Ozark Highlands Trail
Varies with weather, physical ability, total hiking distance, specific section, etc
Western terminus: Lake Fort Smith State Park, 8 miles north of Mountainburg on US 71. Eastern terminus: Tyler Bend Campground on the Buffalo National River; U.S. 65 at Silver Hill
The Ozark Highlands Trail (OHT) has been rated as one of the most scenic trails in the United States. It travels east across the entire Ozark National Forest, turns north to cross the Gene Rush/Buffalo River Wildlife Management Area, and eventually ends up on the Buffalo National River in the Richland Valley across from Woolum Campground. At this point, the OHT joins a portion of the Buffalo River Trail which heads on downstream another 13 miles to the Tyler Bend Campground.
The OHT is one of the most spectacular trails in the southeastern United States. It passes through some of the most remote areas of the Ozark National Forest and is noted for its mountainous terrain, scenic views, lush upland hardwood forests, unique rock outcroppings and clear mountain streams. Different forest vegetation abounds, with the predominant overstory trees being oak/hickory.
The OHT is great for day hikes, weekend adventures, and extended backpacking. It is accessible at many forest road and highway crossings. The major National Forest Recreation Areas which provide access are Shores Lake, White Rock Mountain, Ozone, Haw Creek Falls, Fairview and Richland Creek. Parking for extended periods is available at these locations. Secured parking is available at White Rock Mountain. Although a permit is not required for hiking, please sign in at all trail registers you encounter. This is valuable in an emergency situation, but the data received from the registration boxes is extremely important to the continued support and management of the trail.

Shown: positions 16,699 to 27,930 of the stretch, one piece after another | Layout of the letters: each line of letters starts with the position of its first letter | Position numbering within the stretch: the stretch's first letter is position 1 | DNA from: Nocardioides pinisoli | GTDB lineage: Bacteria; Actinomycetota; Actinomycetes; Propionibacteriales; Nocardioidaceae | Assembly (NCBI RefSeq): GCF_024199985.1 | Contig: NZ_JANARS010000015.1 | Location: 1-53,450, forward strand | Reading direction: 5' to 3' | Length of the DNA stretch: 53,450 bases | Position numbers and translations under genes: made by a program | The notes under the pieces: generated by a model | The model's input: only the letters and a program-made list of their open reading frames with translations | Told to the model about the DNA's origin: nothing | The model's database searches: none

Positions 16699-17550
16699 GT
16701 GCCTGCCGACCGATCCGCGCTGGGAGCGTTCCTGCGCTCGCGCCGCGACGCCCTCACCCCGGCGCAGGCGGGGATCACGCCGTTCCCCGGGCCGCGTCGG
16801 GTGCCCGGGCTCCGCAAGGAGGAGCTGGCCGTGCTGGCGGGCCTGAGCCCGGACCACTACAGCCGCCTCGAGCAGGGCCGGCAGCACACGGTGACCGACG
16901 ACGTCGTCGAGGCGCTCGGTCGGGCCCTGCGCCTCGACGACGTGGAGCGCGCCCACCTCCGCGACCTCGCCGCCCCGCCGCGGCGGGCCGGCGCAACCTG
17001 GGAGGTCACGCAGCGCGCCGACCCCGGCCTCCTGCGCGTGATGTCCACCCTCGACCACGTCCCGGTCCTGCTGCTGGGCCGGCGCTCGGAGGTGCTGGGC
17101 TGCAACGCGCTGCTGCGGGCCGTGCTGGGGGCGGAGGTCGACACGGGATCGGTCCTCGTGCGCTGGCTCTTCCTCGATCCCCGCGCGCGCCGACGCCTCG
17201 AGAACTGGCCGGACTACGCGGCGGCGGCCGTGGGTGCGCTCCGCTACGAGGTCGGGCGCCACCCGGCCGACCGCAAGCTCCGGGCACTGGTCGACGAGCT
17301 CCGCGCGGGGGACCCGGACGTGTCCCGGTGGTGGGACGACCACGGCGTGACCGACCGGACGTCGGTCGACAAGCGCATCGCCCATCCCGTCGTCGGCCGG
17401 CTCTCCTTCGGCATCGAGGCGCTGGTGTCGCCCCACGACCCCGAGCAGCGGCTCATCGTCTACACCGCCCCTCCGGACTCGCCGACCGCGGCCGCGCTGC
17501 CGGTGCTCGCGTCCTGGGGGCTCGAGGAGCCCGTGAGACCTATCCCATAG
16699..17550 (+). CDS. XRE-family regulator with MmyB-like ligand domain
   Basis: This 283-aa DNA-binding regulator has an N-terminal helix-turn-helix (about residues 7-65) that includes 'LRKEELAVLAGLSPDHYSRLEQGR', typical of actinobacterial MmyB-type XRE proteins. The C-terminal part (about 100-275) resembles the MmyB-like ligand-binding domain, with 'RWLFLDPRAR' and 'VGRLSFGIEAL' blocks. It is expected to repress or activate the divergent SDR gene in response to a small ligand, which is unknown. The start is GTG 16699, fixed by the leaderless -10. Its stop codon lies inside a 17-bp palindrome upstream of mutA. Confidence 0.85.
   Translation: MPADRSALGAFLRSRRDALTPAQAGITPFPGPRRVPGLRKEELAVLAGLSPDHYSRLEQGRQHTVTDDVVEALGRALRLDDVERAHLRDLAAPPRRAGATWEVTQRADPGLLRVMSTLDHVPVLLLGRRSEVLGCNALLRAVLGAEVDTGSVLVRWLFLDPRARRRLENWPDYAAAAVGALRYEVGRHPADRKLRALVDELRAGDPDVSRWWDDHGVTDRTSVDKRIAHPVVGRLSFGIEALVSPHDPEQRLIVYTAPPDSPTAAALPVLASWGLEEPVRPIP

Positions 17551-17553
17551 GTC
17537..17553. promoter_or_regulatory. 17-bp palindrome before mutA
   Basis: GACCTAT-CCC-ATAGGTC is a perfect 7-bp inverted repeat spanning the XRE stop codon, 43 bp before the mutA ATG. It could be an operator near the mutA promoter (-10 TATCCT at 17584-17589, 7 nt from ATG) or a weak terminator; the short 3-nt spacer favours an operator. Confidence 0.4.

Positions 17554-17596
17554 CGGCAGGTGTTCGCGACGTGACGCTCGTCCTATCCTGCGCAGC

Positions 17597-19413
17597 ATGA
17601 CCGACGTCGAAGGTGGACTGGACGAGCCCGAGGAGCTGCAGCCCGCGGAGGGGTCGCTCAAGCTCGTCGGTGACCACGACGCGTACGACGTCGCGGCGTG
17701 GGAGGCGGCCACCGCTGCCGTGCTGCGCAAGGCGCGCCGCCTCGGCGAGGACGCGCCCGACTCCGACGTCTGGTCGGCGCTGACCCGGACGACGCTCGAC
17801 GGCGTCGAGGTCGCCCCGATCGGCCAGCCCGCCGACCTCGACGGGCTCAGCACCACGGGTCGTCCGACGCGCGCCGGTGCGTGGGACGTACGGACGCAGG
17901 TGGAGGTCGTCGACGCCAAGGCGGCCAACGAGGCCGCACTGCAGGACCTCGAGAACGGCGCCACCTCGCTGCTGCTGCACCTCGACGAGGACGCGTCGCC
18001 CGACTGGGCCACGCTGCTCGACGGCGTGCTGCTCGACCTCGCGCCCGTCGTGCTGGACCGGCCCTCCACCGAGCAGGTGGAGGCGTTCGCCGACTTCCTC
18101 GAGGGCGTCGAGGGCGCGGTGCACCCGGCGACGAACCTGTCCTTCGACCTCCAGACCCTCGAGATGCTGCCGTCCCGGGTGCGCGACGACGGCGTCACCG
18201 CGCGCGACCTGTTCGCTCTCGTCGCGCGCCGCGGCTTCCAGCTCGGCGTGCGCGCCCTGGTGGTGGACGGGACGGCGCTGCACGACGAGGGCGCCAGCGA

Once you are past the first—westernmost—six miles of the trail, camping is allowed anywhere outside of the recreation areas; although trail etiquette encourages camping at least 200 feet away from the trail and water sources, and preferably out of sight of the trail. If a previous campsite is available, please make camp there in order to lessen expanding impact.
The trail has had a variety of markings in the past; however, white rectangular paint blazes have been adopted as the official marker. All spur and side trails will be marked with blue rectangular paint blazes.
For those persons interested in experiencing the beauty and spirit of the Ozark Mountains much the same as our forefathers found them, this trail offers unmatched scenery. A camera is a must!